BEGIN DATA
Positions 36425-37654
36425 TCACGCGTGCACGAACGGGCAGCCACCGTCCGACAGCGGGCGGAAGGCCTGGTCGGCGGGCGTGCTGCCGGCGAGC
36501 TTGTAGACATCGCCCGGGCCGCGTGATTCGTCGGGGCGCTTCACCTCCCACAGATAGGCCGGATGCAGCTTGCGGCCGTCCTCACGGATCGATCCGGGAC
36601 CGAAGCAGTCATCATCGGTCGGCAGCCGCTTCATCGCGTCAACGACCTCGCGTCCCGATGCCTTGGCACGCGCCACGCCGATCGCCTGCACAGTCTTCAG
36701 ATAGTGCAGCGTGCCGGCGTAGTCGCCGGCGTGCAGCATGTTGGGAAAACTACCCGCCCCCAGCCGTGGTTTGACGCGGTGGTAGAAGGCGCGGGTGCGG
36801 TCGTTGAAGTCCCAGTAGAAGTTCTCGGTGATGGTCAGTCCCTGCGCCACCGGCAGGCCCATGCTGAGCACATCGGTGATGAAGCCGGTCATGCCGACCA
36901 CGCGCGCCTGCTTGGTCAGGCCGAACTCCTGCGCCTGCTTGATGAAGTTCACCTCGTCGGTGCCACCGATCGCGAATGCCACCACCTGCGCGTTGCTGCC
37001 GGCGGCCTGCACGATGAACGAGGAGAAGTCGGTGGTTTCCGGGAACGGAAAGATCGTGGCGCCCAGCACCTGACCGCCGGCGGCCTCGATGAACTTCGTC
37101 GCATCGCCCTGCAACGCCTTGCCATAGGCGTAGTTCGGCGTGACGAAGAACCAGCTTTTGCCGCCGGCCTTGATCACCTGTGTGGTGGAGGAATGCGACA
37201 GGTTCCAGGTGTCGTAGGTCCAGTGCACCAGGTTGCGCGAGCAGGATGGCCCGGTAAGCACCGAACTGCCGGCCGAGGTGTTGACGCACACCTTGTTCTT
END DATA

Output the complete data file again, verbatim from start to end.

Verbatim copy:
Positions 36425-37654
36425 TCACGCGTGCACGAACGGGCAGCCACCGTCCGACAGCGGGCGGAAGGCCTGGTCGGCGGGCGTGCTGCCGGCGAGC
36501 TTGTAGACATCGCCCGGGCCGCGTGATTCGTCGGGGCGCTTCACCTCCCACAGATAGGCCGGATGCAGCTTGCGGCCGTCCTCACGGATCGATCCGGGAC
36601 CGAAGCAGTCATCATCGGTCGGCAGCCGCTTCATCGCGTCAACGACCTCGCGTCCCGATGCCTTGGCACGCGCCACGCCGATCGCCTGCACAGTCTTCAG
36701 ATAGTGCAGCGTGCCGGCGTAGTCGCCGGCGTGCAGCATGTTGGGAAAACTACCCGCCCCCAGCCGTGGTTTGACGCGGTGGTAGAAGGCGCGGGTGCGG
36801 TCGTTGAAGTCCCAGTAGAAGTTCTCGGTGATGGTCAGTCCCTGCGCCACCGGCAGGCCCATGCTGAGCACATCGGTGATGAAGCCGGTCATGCCGACCA
36901 CGCGCGCCTGCTTGGTCAGGCCGAACTCCTGCGCCTGCTTGATGAAGTTCACCTCGTCGGTGCCACCGATCGCGAATGCCACCACCTGCGCGTTGCTGCC
37001 GGCGGCCTGCACGATGAACGAGGAGAAGTCGGTGGTTTCCGGGAACGGAAAGATCGTGGCGCCCAGCACCTGACCGCCGGCGGCCTCGATGAACTTCGTC
37101 GCATCGCCCTGCAACGCCTTGCCATAGGCGTAGTTCGGCGTGACGAAGAACCAGCTTTTGCCGCCGGCCTTGATCACCTGTGTGGTGGAGGAATGCGACA
37201 GGTTCCAGGTGTCGTAGGTCCAGTGCACCAGGTTGCGCGAGCAGGATGGCCCGGTAAGCACCGAACTGCCGGCCGAGGTGTTGACGCACACCTTGTTCTT